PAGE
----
I had bought lots of fruit from the Mission Market Garden which needed ripening outside the refrigerator. The papaya must have been the monkeys’ first target. All that remained were some black seeds from inside. The butternut squash had vanished, too. I have trouble peeling squash but the monkeys ate the lot. The guavas had all gone and the passion fruit with thinner skins had been ripped open. Inedible debris littered the floor. Surprisingly they couldn’t get into the thick, green-skinned oranges. The waste bin was on its side, contents raked through and scattered over the floor.

Everywhere I looked there was monkey shit. Some waste was formed and solid, but most was fruity and liquid. I had no idea that guavas went through monkey intestines so swiftly. Perhaps the liquid shit was the result of panic, as they had been caught in the act. It is not unusual for burglars to defaecate at the scene of the crime, scared shitless, adrena-diarrhoea.

Another innocent. An albino baboon baby in the Park

The vervets had shit on the fridge, on the wall, on the table, on the floor, in the bathroom and worst of all, on top of my mosquito net. There was a greeny-brown patch, surrounded by a damp stain of urine, right above where I sleep. It was beginning to ooze through the material.

I set to work cleaning and scouring. I used up a whole toilet roll (no kitchen paper available) and a litre of bleach. I mopped and swept out the kitchen, brushing the debris onto my sandy garden. To my surprise, an army of ants decided to bring small chunks of fruit BACK into the house for their tea. They even brought a small caterpillar with them (for the main course?).

My neighbour A helped me untie the net from the bamboo frame slung from the rafters, without slopping the faeces onto my sheets. Of course, there was also a month’s worth of gecko turds, dust and dead spiders on the top of the net. I took it over to his house where he hosed it down, before putting it in the washing machine. Despite a heavy duty wash, the net was still stained when it emerged. We arranged it on the washing line. The lady who comes in four mornings a week will hand wash it with “Boom” washing powder. (She did a great job and it now looks pristine.)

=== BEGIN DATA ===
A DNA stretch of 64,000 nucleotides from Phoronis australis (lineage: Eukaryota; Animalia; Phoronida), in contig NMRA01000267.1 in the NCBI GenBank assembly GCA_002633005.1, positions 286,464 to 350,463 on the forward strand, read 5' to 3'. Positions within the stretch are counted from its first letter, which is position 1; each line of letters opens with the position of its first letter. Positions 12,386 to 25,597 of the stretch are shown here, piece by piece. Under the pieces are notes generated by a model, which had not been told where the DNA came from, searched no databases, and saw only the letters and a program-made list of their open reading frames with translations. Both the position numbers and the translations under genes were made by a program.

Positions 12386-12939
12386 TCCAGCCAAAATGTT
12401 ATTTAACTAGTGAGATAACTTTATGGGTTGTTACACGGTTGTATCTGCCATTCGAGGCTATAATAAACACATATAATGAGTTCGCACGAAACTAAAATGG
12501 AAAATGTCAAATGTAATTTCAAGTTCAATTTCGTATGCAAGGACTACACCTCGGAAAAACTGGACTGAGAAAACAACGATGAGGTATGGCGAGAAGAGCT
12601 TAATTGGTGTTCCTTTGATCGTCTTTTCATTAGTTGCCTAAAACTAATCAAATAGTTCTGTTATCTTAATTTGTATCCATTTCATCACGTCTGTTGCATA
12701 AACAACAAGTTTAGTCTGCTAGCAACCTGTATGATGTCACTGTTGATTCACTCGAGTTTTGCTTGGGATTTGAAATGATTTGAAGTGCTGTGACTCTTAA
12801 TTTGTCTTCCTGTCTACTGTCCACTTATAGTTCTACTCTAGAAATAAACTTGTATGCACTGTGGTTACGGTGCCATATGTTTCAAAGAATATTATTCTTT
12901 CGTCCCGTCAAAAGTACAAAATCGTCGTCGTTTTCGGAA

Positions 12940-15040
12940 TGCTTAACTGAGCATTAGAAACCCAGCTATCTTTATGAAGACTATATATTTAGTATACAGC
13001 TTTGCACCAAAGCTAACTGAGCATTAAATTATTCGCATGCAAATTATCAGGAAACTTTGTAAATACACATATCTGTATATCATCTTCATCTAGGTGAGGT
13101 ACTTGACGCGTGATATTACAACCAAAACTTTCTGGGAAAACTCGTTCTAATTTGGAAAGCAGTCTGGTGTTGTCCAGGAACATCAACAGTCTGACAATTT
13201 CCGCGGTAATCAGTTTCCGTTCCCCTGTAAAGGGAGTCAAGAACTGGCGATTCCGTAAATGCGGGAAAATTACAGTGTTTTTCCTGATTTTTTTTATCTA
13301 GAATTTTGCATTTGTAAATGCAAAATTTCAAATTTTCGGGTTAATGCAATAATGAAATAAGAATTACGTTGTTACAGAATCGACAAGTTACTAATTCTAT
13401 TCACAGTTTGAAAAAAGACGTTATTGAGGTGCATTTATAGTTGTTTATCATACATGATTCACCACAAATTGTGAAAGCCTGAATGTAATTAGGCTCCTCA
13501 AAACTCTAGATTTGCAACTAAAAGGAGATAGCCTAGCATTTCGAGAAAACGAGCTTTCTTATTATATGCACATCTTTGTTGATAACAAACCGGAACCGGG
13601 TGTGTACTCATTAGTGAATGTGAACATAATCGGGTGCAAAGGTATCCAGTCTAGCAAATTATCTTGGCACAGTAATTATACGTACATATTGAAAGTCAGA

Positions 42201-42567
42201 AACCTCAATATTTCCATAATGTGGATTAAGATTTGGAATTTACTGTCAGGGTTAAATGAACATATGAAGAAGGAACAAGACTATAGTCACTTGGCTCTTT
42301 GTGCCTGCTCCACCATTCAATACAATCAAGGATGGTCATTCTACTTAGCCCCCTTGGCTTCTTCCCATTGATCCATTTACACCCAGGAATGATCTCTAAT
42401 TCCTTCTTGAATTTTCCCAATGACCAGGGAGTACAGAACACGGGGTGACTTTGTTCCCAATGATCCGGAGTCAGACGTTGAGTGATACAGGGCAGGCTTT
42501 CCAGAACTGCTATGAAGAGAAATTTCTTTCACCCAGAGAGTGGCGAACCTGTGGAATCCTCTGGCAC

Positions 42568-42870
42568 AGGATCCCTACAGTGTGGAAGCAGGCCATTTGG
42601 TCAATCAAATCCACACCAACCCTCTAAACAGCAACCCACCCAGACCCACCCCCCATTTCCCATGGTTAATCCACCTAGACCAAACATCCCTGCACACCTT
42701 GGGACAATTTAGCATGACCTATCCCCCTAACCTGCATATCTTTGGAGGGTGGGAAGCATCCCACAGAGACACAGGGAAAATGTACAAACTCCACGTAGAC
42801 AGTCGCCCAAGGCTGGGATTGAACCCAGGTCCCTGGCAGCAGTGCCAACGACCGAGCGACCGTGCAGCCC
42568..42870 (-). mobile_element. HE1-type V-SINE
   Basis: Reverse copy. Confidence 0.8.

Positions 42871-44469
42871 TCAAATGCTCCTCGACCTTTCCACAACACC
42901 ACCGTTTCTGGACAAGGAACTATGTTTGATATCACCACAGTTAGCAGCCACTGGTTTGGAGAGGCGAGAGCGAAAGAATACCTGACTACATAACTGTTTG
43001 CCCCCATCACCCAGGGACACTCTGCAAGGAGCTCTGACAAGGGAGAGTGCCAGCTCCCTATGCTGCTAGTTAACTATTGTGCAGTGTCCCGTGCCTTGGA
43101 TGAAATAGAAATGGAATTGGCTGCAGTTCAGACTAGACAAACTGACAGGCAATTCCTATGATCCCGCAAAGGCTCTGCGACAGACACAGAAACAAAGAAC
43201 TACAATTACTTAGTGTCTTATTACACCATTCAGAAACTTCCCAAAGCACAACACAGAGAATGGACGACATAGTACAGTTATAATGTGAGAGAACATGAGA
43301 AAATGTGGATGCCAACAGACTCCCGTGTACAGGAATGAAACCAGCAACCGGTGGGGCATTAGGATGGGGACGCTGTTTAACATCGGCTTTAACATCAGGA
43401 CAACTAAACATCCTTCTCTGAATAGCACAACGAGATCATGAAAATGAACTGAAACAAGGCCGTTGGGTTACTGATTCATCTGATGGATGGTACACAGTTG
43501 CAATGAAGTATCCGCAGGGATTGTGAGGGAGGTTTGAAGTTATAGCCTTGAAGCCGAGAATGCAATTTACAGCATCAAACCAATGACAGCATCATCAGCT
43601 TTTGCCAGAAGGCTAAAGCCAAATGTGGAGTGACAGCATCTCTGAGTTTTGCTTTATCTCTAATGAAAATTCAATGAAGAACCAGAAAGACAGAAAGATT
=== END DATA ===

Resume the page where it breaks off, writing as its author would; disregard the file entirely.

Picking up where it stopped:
People who have been burgled often feel defiled, dirty and soiled by the intrusion into their private sanctum. I had similar feelings, but also in a physical sense. In a way, doing all the cleaning helped to relieve the disgust I felt. I wanted to shower, but the thought of standing where the monkey had crapped put me off, and I went to the lodge swimming pool for a chlorinated dip.

When we examined the portal of entry, it was clear that the wooden frame of the screening had warped in the humidity of the rainy season. The catch was flimsy and easily broken by the marauding monkeys. A brought his tool kit and screwed in the catches. I patched up a broken window with cardboard and locked a window where the screen had been shredded.

Crime Scene

A kindly gave me a plastic box with a hinged lid and snap catches to store food in the future. He called it an ammunition box. If only it had been filled with ammunition and I had had a gun, I mused. Monkey apocalypse!

PS Only later that evening, lying in bed did I look up and see a streak of diarrhoea on one of the rafters, directly above my head. Luckily I still had some toilet paper and bleach left.

By Dr Alfred Prunesquallor

Maverick doctor with 40 years experience, I reduced my NHS commitment in 2013. I am now enjoying being free lance, working where I am needed overseas. Now I am working in the UK helping with the current coronavirus pandemic.

12 replies on “Monkey Business”